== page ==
Friday, Mar 17, 2006 at 00:11
Great survival equipment .

Just imagine you broke down in the desert , you have run out of food and have no communications . Problem solved ! You just paddle out , spear a seal or small walrus and you can be sustained until help arrives.

Or maybe you could paddle for help.

9/10 arctic countries cant be wrong !
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FollowupID: 415779

Follow Up By: Lone Wolf - Friday, Mar 17, 2006 at 07:49

Friday, Mar 17, 2006 at 07:49
Kayaking for us is just a blast. I live in Adelaide, so waterways are not an issue, and I frequent the Murray River every fortnight.

I still love my desert trips, which I look forward to in the winters.

With our kayaking weekends, we simply set up camp, and use that as our base, and paddle out each day, for a few hours. Come in, have a rest, and do it all again, until it's dark.

Very tiring, but very satisfying, and cheap, too.

Wolfie
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FollowupID: 415799

Follow Up By: Sand Man (SA) - Friday, Mar 17, 2006 at 09:25

Friday, Mar 17, 2006 at 09:25
Ian,

Just to digress a little.
Have you been out to Katarapko Creek, near Barmera / Berrie / Loxton?

Seems to be a bit of a "Mecca" for paddler's.

I discovered a great camping spot in the Katarapko National Park, camp site No 2 I think. Right on the junction of Katarapko Creek and another tributary and about a click or so downcreek (can't say downriver) from a small barrage. We were there for about 4 days and on the Sunday, a group of paddler's appeared from the tributary and stopped at the juction. The leader came across to us and asked about access into the Park, as many of the roads were still closed due to heavy rain in the preceding weeks. After assuring him the access track into camp area 2 was OK, he then called up the support crew on his mobile for them to pick them up from this point.

Oh, and to give out a little secret, the fishing is pretty good at the barrage. All you need is a tinnie, (or kayak/Canoe).
There is an access point to the barrage and most people drive in and fish from the northern bank, but with a watercraft, you get to choose your spot away from them (and the snags) and as well as the normal Carp, there is a good percentage of Callop to be had.

I got really excited the first evening we were there. Bev went for a walk and returned promptly saying there were fish splashing in the shallows.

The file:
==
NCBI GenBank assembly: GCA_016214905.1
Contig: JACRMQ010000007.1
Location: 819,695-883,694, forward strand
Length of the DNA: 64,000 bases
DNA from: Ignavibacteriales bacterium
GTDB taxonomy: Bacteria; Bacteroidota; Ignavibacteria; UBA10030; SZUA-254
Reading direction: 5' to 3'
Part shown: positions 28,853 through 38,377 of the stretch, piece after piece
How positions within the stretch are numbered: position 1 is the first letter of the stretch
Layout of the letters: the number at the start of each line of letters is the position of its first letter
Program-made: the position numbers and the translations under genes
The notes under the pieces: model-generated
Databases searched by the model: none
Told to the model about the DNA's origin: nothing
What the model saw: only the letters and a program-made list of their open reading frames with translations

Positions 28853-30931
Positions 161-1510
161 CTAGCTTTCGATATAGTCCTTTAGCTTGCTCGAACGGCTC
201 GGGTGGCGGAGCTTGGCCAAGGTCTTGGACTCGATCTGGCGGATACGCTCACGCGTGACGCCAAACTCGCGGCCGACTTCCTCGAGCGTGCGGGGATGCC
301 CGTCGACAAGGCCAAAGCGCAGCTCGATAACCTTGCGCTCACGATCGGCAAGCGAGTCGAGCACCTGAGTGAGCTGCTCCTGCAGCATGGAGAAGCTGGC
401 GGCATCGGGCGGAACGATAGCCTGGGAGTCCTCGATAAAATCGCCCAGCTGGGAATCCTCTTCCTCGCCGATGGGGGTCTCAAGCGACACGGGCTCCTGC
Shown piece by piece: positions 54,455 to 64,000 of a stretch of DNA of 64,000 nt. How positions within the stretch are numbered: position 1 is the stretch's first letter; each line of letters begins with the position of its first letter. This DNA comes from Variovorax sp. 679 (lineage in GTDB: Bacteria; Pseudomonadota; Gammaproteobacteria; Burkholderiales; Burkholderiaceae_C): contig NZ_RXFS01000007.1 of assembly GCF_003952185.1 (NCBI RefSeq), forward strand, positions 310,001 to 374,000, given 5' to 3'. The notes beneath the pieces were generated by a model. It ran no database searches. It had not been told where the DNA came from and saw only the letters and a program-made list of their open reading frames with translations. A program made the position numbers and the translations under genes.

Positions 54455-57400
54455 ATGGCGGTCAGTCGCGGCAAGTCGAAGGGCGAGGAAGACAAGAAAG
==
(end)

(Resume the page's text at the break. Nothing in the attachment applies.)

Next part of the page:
With delusions of "trout on the barbie" and getting the fly rod out of the rod holder tube, I went to investigate, only to find the fish were in fact, Carp, rising to insects along the grassy bank of the tributary creek. I had never seen or heard of this before from fish such as Carp. Had a bit of sport, flyfishing for Carp (just for the practice) and wading through the shallows with my "priest" looped on my wrist, hunting those feral fish in just 4 to 6 inches of water. They were a good size too. Did my best to take as many of the mongrels out of the river system as possible.

Anyway, it is a great little spot, only a couple of hours from Adelaide for those who want to "chill out" for a while.
The only "problem" with those "pesky" paddler's, was that Bev and I were practising good hygiene and skinnydipping (frequently) in the creek.
(we were the only campers in that area)

What a site it would have been, if we were "caught out".

Bill


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Follow Up By: Des Lexic - Friday, Mar 17, 2006 at 09:42

Friday, Mar 17, 2006 at 09:42
Shhhhh Those spots are kept secret from the likes of Wolfie.
People start queing up for weeks just to get those campsites and there is no fires aloud and the mosquitoes are just awesome.
The Jehova's are as thick as the mossies and have very high success rates and once your converted you have to sell the 4WD and spend all weekends at their centres and door knocking.
PS Wolfie carry the yaks on top of the Mosteria Deliciosa and I'll give you $500 for the trailer.
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FollowupID: 415830

Follow Up By: Lone Wolf - Friday, Mar 17, 2006 at 17:02

Friday, Mar 17, 2006 at 17:02
Sand Man.

Katty creek is awesome!

Des Lexic & I paddled there last weekend. Tracy & I camped for four days, at number 8.

Wolfie